Outdated cesspools and septic systems are a primary source of water pollution in Long Island. Currently, both Suffolk County and the Town of Southampton offer septic system rebates to reimburse homeowners for the initial installation costs, which average about $20,000 per system, including labor and engineering costs. The steep upfront cost, however, drives many homeowners away.
Enter Peconic Baykeeper’s pilot Septic Improvement Program, intended to spearhead nitrogen reduction in the East End. Through support from The Moore Charitable Foundation and Diana Taylor, a Peconic Baykeeper board member, the cost of four FujiClean CEN system implementations were covered by the nonprofit and reimbursed with Community Preservation Fund revenues. Distribution support was provided by Southampton Advanced Wastewater Solutions.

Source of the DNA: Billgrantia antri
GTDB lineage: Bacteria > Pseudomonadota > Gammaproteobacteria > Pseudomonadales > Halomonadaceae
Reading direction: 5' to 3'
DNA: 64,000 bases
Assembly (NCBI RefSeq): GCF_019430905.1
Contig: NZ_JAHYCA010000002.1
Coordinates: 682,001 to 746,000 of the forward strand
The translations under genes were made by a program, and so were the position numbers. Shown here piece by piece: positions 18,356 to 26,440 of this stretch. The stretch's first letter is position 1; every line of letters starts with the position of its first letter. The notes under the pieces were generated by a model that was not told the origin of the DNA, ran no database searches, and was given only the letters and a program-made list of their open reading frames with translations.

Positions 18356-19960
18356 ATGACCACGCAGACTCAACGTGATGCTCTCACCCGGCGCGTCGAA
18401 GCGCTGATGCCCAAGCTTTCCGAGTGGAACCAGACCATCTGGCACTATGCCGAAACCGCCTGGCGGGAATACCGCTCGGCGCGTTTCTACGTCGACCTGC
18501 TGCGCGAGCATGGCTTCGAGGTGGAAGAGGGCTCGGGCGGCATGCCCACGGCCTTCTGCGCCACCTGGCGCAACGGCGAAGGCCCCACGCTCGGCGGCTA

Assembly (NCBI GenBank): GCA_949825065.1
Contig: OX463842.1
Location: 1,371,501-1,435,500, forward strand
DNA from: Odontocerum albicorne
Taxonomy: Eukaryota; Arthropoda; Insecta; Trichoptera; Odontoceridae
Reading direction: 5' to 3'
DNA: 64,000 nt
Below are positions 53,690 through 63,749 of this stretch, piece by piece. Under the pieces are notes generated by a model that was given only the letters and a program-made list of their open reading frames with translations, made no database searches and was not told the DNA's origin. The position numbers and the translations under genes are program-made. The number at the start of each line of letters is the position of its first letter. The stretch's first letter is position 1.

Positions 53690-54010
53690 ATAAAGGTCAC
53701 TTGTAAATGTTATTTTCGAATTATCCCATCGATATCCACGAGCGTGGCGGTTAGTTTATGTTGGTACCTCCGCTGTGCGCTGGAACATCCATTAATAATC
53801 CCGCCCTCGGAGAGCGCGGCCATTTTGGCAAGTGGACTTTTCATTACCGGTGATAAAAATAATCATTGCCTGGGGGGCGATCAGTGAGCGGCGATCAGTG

Results of the pilot project show a 90 percent reduction in nitrogen effluent pollution in the 4 septic improvement program locations. PBK is now working with local businesses and local government to create a broader model for improving water quality on a community-by-community, watershed-by-watershed basis, while providing green jobs and supporting the local community.
700 water samples collected with the Blue Water Task Force and processed for bacterial monitoring in 2019 to keep the public informed and water users safe
Growing 650,000 oysters in Great Peconic Bay, capable of filtering up to 32.5 million gallons of water a day, through PBK’s Pilot Oyster Aquaculture Program.
Continues to lead educational programs such as the “Day in the Life of….” Fire Island, Forge River, and the Peconics, providing thousands of students hands-on experiences with water quality and biological monitoring in the field
Counted 751 threatened river herring (alewives) as part of a volunteer-assisted effort to monitor Long Island’s largest remaining alewife runs